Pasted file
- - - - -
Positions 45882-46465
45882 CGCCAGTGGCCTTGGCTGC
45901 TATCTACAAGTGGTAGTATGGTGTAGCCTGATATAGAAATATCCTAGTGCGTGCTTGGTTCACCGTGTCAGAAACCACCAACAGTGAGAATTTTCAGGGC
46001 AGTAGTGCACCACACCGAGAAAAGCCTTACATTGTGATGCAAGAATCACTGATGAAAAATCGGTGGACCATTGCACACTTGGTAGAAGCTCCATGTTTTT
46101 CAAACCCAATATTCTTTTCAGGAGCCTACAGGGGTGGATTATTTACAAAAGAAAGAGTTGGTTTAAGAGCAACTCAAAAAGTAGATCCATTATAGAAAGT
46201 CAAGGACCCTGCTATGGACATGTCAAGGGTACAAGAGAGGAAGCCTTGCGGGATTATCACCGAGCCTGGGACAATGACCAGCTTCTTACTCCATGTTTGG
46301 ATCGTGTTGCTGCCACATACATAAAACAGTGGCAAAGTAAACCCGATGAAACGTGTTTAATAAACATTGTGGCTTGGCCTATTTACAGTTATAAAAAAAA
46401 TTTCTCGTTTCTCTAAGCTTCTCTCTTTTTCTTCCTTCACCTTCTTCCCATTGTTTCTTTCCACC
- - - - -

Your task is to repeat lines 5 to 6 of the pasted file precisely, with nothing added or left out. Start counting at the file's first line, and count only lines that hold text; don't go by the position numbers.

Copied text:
46101 CAAACCCAATATTCTTTTCAGGAGCCTACAGGGGTGGATTATTTACAAAAGAAAGAGTTGGTTTAAGAGCAACTCAAAAAGTAGATCCATTATAGAAAGT
46201 CAAGGACCCTGCTATGGACATGTCAAGGGTACAAGAGAGGAAGCCTTGCGGGATTATCACCGAGCCTGGGACAATGACCAGCTTCTTACTCCATGTTTGG